Investing in a sofa or chair is a big decision that requires consideration and research. Once you choose the perfect frame design, the next step is selecting the upholstery fabric. Here are five simple steps to determine the right material and color, how to care for your upholstered piece once it is installed, and more. For additional insight, feel free to contact your ID Concierge via email—they are a wealth of information as well—or call 872.802.4119. Please reference the Swatch List for the entire fabric collection (aside from our leather options).
What color to choose is the first and (perhaps) the most important part of the equation. If an interior design professional (who can help guide the style and aesthetic of your space) isn’t in the budget, these questions can help guide you to the right fabric for your lifestyle:
Who is going to be using your upholstered sofa or chair? If the answer involves pets, small children, or couch-crashing college buddies, darker fabrics are best for hiding stains and spills. Greys are very popular right now, and are great neutral options. Blues and greens are livable colors that act as bold neutrals. Look at a few of the other elements in the room (the wallpaper, the rug, the accessories) and draw inspiration from them.
In what room will the sofa or chair be placed? Casual spaces usually require darker colors, so snack debris and dirty shoes don’t leave a mark. If it’s a media room or lounge area, where there isn’t a lot of natural light, moody colors like browns, dark blues and blacks are best. For a children’s room, a game room, or another space that’s more relaxed, consider bolder colors like red, green or even yellow. If you’re using the sofa as a showpiece in a more formal area, lighter colors are more sophisticated in a traditional way—creams and light grays are popular for these lower traffic spaces.
2. FABRIC CONTENT
The fabric content of a textile explains which specific fiber threads are included when they are woven together to form the fabric. Natural materials such as cotton, linen, silk and wool are softer to the touch but less durable. When they are combined with synthetic threads such as acrylic, polyester and viscose, those soft properties can remain but they are strengthened by the combination of natural and man-made materials. All of our pet-approved and kid-friendly fabrics are sytnthetic, which allow them to stand up better to spills and sticky fingers. In terms of the softness of the material, interior designers refer to the “hand” of the fabric when discussing the content and how it feels to the touch. Heavier, thicker weaves tend to be a little more textured and less smooth, and are great for more casual rooms. For a more formal setting, choose a more luxe-looking material with a soft “hand” and a slight sheen to it, such as velvet.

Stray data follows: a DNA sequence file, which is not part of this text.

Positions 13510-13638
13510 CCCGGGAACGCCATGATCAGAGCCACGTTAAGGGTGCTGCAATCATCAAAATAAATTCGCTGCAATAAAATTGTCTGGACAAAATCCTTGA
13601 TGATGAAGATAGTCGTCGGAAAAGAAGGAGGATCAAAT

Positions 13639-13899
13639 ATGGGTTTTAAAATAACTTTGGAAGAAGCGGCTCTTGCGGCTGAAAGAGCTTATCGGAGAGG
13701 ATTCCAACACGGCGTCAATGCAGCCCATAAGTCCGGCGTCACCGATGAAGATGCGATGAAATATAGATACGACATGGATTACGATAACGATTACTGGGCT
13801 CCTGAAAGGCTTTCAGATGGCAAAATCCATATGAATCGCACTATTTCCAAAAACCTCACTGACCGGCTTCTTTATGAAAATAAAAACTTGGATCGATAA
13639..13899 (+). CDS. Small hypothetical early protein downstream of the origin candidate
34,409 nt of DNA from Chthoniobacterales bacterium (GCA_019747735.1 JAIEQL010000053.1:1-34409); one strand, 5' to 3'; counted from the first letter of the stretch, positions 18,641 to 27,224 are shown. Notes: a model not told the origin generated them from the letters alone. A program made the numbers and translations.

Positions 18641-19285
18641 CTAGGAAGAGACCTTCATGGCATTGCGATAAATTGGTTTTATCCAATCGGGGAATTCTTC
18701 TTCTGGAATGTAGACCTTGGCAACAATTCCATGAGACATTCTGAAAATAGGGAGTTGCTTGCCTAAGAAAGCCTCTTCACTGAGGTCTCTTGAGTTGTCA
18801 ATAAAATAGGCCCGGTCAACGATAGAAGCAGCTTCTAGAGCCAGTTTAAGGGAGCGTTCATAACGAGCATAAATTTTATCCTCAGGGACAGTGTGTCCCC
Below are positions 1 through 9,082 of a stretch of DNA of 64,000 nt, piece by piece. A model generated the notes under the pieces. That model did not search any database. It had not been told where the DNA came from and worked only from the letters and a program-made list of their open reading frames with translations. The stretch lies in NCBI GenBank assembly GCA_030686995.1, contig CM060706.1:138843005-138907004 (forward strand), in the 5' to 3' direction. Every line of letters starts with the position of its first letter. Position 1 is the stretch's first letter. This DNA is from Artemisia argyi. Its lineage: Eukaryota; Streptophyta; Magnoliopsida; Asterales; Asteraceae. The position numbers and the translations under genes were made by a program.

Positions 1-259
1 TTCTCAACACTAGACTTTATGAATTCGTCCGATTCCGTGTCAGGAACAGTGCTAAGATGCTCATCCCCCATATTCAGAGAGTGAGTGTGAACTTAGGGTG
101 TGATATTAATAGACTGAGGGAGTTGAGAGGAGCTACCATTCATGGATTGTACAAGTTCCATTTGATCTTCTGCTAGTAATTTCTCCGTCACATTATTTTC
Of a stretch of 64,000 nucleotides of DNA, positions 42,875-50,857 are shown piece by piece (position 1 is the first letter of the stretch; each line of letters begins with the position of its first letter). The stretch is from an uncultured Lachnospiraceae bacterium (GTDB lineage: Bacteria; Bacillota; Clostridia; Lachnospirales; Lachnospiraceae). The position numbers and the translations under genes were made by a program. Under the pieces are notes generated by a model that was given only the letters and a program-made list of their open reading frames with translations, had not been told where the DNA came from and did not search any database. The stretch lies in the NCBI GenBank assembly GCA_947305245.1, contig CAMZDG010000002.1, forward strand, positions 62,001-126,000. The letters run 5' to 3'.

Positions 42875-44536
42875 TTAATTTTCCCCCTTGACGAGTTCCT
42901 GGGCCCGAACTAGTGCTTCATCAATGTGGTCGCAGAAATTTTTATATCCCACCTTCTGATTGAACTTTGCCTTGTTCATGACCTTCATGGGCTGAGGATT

3. CLEANING CODES
Many times, upholstered pieces have a tag on the bottom of the piece that includes a letter coding system. Sofas marked with a “W” must be cleaned with a water-based cleaner only; distilled or bottled water is recommended. Do not saturate, and blot dry to avoid leaving a water ring.“S” means the upholstery must be cleaned with professional-grade cleaning solvents and will not react well if water is applied to it. Some store-bought upholstery cleaners are acceptable—be sure to read the label and test beforehand. Spot cleaning is only advised if the product is meant for home dry cleaning use. Lastly, “S/W” means a combination of dry cleaning solvents and water can be used.
4. RUB COUNT
The durability of a fabric is best defined by the rub count, which is determined by a machine that runs back and forth over the fabric until the fabric is worn down. 20,000 or higher rubs is a great place to start for residential upholstery. Rub count is a good way to gauge how much wear and tear your sofa can handle before you start to see slight changes in the fabric.
(viewing the abrasion and pilling (Martindale) testing process at our fabric supplier)
5. FABRIC WEIGHT (grams per meter)
This is another way in which fabrics are classified. Simply put, it’s a way of measuring the thickness of the material, and differentiating between lightweight, medium-weight or heavyweight fabric. Most often, the fabric weight is measured by placing a standard meter of fabric on a scale. The weight is recorded in grams and the fabric is then classified by its weight. The thicker or more condensed the material, the better it will hold up to frequent use.